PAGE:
Kim Gordon, bassist, Sonic Youth: I remember we [Sonic Youth] had a Bikini Kill fanzine before we saw them [play]. The first time we saw them play I think was in Olympia when we were touring out there. It was really exciting to hear about so many girls organizing and making their own systems.

Allison Wolfe: At the time, Olympia was a girl-run town. Candice [Pedersen] ran K and Tinuviel [Sampson] ran the business at Kill Rock Stars. Women were making the whole scene happen.

Kathleen Hanna: It was way different in Olympia. Girls and women were encouraged to participate, not just in dude schemes, but in their own. It really was K Records setting the tone by asserting that we don't need corporations telling us what good music is, we can make our own culture. That opened up a big door, and bunch of women just walked right through it.

Candice Pedersen: [Kathleen] came by the [K Records] office very excited; she wanted to know about women in rock. We carried only independent bands and labels and we carried a lot of bands with women in bands, like Frightwig and Scrawl, but at that point I remember her being interested in stuff outside my focus. She mentioned Hole and I was like, "Nooo, that's not an area we go down." Kathleen was very self-educating and sincere.

Molly Neuman, drummer, Bratmobile: We had a big sister/little sister relationship with them. Bratmobile was our first band and we were learning how to play. I remember once asking Tobi if she would give me a drum lesson and she said, "Just think about the kick drum." She wasn't into teaching me her style — she wanted me to figure it out.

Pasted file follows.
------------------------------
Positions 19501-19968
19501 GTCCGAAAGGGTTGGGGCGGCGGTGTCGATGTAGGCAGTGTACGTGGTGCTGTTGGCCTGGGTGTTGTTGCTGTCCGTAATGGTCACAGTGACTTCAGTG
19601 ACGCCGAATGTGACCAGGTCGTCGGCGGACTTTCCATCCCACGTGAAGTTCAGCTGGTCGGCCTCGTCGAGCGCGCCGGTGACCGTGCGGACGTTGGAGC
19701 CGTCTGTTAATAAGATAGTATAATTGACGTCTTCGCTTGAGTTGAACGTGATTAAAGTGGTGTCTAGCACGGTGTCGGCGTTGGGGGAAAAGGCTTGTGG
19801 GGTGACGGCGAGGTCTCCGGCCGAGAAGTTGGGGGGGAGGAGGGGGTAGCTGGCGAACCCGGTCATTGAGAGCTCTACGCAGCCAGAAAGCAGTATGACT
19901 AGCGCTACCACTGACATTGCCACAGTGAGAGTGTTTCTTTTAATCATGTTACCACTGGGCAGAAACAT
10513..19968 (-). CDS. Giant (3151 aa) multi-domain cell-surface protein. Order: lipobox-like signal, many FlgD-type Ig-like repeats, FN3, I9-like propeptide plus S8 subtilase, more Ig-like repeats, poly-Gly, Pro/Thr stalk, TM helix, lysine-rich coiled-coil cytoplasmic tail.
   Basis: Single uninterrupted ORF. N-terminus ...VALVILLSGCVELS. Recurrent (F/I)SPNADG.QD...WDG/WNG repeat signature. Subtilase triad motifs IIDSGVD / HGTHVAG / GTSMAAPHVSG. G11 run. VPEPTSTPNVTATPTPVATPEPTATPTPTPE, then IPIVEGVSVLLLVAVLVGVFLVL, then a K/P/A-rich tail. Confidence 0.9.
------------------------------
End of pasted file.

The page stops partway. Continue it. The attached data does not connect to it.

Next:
Candice Pedersen: The world of Olympia was small, and at the time, anything that came from outside that world was via phone or mail. There were a lot of letters from younger girls who were very excited for the [Bikini Kill demo] tape. Letters with personal responses from young women, it was new, as was the volume of them. People didn't know they needed it, it was more, "I want this, I want to know what it is," and then it blossomed quite quickly, friend to friend — that kind of effect.

Carrie Brownstein: Before I transferred to Evergreen State College, I went to a state university in Bellingham. My roommate was from Olympia and I was very excited because I thought she would be able to tell me about a city that had become a very mythical place for me. But it turned out she knew nothing about the punk scene in her hometown. I spent a lot of time playing her Bikini Kill and Heavens to Betsy. She was very patient with me while I basically proselytized about music. I dragged [her] to [see] Bikini Kill, Heavens to Betsy, and Mecca Normal. Bikini Kill ended up canceling, but it was the show that made me drop out and apply to Evergreen so that I could move to Olympia as soon as possible.

Allison Wolfe: I desperately wanted Bratmobile to be on that tour, but Erin [Smith, Bratmobile guitarist] was in school. Maybe we weren't even asked. I felt like we missed out on a lot of it, so I didn't want to even hear the stories or see the photos.

Pat Whalen, booking agent for Nation of Ulysses: [Bikini Kill and Nation of Ulysses] wanted to play, like, two weeks in the Midwest alone, which was pretty much impossible, although I didn't want to believe it at the time. I booked them about five shows, leaving huge holes in their schedule to fill in with the odd self-booked house party.

Tim Green, guitarist, Nation of Ulysses: There weren't as many fights [on NOU's first tour with BK] as there were on later tours we did with them. There were always people in the audience who wanted to fight them, or at least fuck with them. Dudes just weren't ready for that kind of confrontation and seemed really threatened by Bikini Kill.